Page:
THE PRISONER OF HEAVEN
Carlos Ruiz Zafon
When George Orwell worked in a London bookshop in the 1930s, he found the ''sweet smell of decaying paper'' nauseating. Books, he wrote, ''give off more and nastier dust than any class of objects yet invented''. Not at Sempere & Sons, Barcelona, the bookstore hub of this novel. Nor more generally in Zafon's universe, a place heady with ''the perfume of books'' and aglow with the joy of literary pulp.
This is the third in a series of staggeringly popular novels - the first, The Shadow of the Wind, has sold 15 million copies - which trace the fate of a group of writers and bibliophiles in Barcelona during and after the Spanish Civil War. You can start here, though, since the stories are entwined rather than sequential, and anyway, Zafon stuffs long chunks of catch-up exposition into his dialogue with an unabashed glee that is, like almost every other storytelling trick he tosses into this paella of a yarn, hard to resist.
Young Daniel Sempere, our narrator, takes up the saga in 1957. Daniel's bookshop colleague and closest friend, Fermin Romero de Torres, wishes to marry his beloved but can't - he has no legal name. His is an identity he stole from a bullfighting poster in 1939 and which, in an involved bit of bad luck the novel goes on to recount, ''died'' a year later in the notorious prison of Montjuic Castle.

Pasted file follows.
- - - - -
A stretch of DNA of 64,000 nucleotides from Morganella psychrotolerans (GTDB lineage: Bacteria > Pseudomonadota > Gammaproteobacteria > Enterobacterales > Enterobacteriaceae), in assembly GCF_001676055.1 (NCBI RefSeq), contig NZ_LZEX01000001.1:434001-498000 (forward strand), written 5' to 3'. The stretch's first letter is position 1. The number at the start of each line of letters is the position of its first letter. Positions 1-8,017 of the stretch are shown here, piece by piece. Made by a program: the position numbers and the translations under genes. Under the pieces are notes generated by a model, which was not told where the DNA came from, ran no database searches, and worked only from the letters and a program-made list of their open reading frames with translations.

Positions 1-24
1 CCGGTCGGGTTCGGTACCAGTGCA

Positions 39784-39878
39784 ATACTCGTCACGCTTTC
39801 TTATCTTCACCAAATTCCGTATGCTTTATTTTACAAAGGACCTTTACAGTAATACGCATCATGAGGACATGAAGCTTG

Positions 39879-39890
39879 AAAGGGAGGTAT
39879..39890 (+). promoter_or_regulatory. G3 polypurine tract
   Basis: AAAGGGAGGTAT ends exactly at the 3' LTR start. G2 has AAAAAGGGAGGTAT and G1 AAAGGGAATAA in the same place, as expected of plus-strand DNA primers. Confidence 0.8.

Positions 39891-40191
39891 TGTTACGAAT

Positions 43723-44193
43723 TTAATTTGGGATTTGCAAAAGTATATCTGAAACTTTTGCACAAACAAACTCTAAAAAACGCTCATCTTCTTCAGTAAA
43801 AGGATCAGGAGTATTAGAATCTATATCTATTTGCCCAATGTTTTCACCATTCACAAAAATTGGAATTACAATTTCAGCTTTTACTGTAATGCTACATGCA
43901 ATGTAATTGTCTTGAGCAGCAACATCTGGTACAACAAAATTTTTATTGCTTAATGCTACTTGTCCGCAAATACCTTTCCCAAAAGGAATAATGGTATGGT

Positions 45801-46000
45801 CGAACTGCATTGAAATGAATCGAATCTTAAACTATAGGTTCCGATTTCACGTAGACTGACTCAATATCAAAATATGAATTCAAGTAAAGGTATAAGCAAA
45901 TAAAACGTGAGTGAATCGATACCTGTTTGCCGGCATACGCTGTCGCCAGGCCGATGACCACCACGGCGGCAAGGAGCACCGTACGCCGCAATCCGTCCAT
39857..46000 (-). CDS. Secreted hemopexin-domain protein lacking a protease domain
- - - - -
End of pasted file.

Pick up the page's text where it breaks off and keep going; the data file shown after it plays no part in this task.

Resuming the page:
Back we go to 1939, where the cards of Fermin's future ''were being dealt out among lunatics, thugs and dying men''. In the next cell is David Martin, the titular Prisoner of Heaven, and - as readers of Zafon's The Angel's Game will know - a novelist of great but unregarded talent. His nemesis, and soon Fermin's also, is prison governor Mauricio Valls, a wannabe novelist and regime lickspittle who, ''like all untalented men of letters, was, deep down, as practical as he was conceited''.
It would be unfair to say any more about the plot, except to note that, once revealed, the drama of 1939-40 will change everything in 1957 and deepen mysteries in Daniel's own past in ways that are touching, darkly funny and outrageously unlikely.
The unlikely is Zafon's specialty. His work openly revels in a tradition of popular storytelling that goes back to Cervantes and Dumas, whose The Count of Monte Cristo provides the yeast starter for the plump loaf of melodrama Zafon has baked here. There are echoes of Umberto Eco and Arturo Perez-Reverte, too, in all the lost secrets, maze-like streets and Zafon's almost deranged passion for old books. Unlike them, however, Zafon disdains the occult, preferring to haunt his characters with the real ghosts of the Spanish Civil War. In 1940, Barcelona is a city of squalor and misery. It's worse for Fermin than most, but this ''unconditional supporter of lost causes'' is determined to share Spain's fate. ''I always tell myself that having direct access to serrano ham makes up for everything.''
This isn't history, though. The past merely provides the atmospherics for a rip-roaring adventure inspired by other books, and no one's pretending otherwise.
This novel derives much of its charm from the way Zafon relishes the conventions of popular fiction, flagrantly manipulating stock characters and concealing mysteries inside mysteries - usually inside books.
And that's perhaps the most improbable feature of Zafon's (literally) escapist world: here, nothing matters to people as much as old books and the secrets they keep. It's a romantic fantasy for book lovers, but in the digital age, it answers a nostalgia for the dear old paper book that is only going to grow stronger.